When you get down to it, there are two fundamental ways to attract beautiful women.
1. How you act toward HER. This includes all of the rapid-fire “flirting” stuff like Teasing, Role Plays, Cold Reads, and so on. We’ll come back to those in a moment.
2. What she sees about YOU. This includes things like your body language, fashion and identity, and what you tell her about yourself. In a couple paragraphs, we’re going to give you some tips you can use tonight.
Tell Stories to Get the Girl
A lot of Attraction is about helping a woman discover your good qualities. Telling stories is one of the best ways to do this. (Storytelling is also great for building Comfort a bit later, but we’ll stick to Attraction here.) Telling stories about yourself also encourages her to do the same – a very good thing.
Storytelling is a big part of my “game.” It’s something my clients on Daytime Dating (aka “day game”) bootcamps have consistently found really useful for their own game and for watching me demonstrate with women we meet.
So, here’s how I do it:
1. A hook Line
2. The Flow (main content of the story)
3. Embedded Information
4. Opportunities for Input
5. Open Threads
1) Hook Lines
A mistake I see guys make is just launching into a story right after meeting a woman without “hooking” her interest.
The best ways to get a woman’s interest are doing something unexpected or making her curious. Or, do both at the same time. Either way, she will want to listen to what comes next.
Here we’ll keep it simple:
“Have you ever been to Mexico?” works just fine as a hook line for a story about a vacation you just had there.
It’s also a great way of testing the waters. If she says, “No, but I’ve always wanted to go,” you have a story she’ll be interested in. If she says, “I’ve never been; I’m not really that interested in that part of the world,” you might not have a winner. Or you might want to change the story around a bit.
(Advanced note: If you know she’s going to be interested in a story from her reaction to your hook line, see what happens if you DON’T tell it right away. She might start asking you to tell her that story... now she’s the one chasing you!)
2) The Flow
Skip the “preamble.” Get straight to the action. If your story takes place on vacation in Mexico, skip the bit about trying to decide whether to go, getting the time off work, the flight over there, etc.
In particular, skip factual (as opposed to emotional) details. Women listen differently from men; make your story one that is centered on emotions and feelings.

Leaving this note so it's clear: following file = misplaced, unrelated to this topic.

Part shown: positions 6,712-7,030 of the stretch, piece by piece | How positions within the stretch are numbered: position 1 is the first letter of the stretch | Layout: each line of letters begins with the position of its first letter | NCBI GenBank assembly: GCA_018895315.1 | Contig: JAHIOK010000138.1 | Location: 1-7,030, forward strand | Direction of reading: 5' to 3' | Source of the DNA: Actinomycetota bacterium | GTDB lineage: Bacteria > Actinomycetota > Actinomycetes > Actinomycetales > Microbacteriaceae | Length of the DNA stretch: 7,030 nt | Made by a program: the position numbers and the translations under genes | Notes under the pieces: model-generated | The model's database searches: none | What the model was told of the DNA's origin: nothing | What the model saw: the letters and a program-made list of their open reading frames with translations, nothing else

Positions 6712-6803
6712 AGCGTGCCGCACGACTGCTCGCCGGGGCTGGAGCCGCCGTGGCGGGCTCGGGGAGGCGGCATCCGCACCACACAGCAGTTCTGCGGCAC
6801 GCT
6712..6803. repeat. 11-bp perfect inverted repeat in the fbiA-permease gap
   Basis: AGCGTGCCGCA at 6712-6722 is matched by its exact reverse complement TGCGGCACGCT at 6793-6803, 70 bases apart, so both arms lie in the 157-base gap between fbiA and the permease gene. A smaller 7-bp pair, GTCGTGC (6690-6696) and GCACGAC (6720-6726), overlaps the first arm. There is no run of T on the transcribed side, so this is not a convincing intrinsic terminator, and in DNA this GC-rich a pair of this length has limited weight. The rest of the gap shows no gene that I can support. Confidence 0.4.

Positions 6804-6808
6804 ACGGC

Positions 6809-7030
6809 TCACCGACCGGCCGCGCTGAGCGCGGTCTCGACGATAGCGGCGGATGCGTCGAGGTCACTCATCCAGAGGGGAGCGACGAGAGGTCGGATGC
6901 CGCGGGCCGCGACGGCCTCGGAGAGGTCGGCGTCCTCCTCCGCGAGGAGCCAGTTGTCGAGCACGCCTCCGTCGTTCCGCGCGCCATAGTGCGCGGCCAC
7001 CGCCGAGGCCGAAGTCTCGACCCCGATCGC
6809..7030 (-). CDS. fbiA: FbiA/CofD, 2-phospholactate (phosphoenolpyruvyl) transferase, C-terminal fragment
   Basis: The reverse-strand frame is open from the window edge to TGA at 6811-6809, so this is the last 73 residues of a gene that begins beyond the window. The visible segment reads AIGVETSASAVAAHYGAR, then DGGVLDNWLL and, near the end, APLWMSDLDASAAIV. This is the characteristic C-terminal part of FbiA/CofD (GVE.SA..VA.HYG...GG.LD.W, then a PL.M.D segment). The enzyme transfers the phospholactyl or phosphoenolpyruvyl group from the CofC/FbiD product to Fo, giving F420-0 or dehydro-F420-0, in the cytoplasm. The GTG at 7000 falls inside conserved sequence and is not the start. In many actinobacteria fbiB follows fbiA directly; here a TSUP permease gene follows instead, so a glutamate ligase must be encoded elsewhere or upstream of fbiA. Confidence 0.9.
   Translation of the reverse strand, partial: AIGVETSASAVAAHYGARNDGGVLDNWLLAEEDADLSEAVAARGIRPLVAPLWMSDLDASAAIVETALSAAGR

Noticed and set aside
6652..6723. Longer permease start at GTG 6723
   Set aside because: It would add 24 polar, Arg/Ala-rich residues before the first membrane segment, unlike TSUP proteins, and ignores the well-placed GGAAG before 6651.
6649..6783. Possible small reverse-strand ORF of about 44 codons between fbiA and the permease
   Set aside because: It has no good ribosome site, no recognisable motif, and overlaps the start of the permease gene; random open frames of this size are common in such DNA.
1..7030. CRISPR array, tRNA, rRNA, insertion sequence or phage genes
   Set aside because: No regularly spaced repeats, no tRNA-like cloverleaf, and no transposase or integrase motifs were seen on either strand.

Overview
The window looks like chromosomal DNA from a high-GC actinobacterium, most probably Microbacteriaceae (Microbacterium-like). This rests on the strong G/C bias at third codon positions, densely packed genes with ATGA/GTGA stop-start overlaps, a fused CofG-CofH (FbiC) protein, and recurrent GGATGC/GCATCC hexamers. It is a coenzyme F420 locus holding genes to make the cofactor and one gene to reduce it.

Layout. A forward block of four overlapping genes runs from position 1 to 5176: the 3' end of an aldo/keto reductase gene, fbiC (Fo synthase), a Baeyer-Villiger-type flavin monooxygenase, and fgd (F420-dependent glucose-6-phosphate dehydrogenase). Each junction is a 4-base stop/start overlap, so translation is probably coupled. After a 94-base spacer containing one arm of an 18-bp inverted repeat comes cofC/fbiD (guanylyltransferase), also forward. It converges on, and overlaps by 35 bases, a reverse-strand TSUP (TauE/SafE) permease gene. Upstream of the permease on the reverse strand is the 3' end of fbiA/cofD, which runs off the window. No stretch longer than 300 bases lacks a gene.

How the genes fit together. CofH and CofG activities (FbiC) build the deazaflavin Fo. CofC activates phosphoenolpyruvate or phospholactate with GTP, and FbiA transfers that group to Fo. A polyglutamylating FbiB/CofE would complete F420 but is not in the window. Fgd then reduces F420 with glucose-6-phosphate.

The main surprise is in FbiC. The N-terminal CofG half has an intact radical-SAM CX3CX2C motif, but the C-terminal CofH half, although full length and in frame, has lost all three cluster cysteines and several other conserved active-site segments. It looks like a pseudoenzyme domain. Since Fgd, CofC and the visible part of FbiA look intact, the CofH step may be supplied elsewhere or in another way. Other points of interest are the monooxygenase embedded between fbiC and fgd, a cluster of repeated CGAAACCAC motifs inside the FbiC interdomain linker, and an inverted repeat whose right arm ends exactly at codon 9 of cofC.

Keep it short – a good “attraction” story should be a minute or two at most. If she wants to know more, she’ll ask.
(Advanced note: Experienced men often have several “versions” of the same story depending on who they are talking to and the logistics. What you might tell to someone you just met at a crowded mall will be shorter and punchier than what you tell to someone sitting next to you on a 4-hour train trip.)
3) Embedded Information
“Embedding” is a breakthrough concept from the book Magic Bullets and is the key to Storytelling-for-Pickup. Basically, it’s when you tell a story that appears to be about one subject in order to subtly tell her about something else.
The “something else” is usually a positive characteristic about yourself that you wouldn’t want to just say directly because you don’t want to turn her off by bragging or trying too hard.
(As for what these “positive characteristics” are, it depends a bit on you, and what you know about her. One thing I really found useful in Magic Bullets when I first got started was that it explained 8 of these characteristics, called attraction switches that most beautiful women like. A few of those were really surprising!)
For example, if you went to a prestigious college, you can embed that piece of information in a story that takes place when you were in college. In the USA, for example, you can sometimes do that by location – when you tell a story about something you did at college living in New Haven, most women will know that means Yale.
Another way to do it would be by mentioning a story about the college sports team you root for. That way the fact that you went to a top school naturally comes out in the conversation, and you don’t have to force it.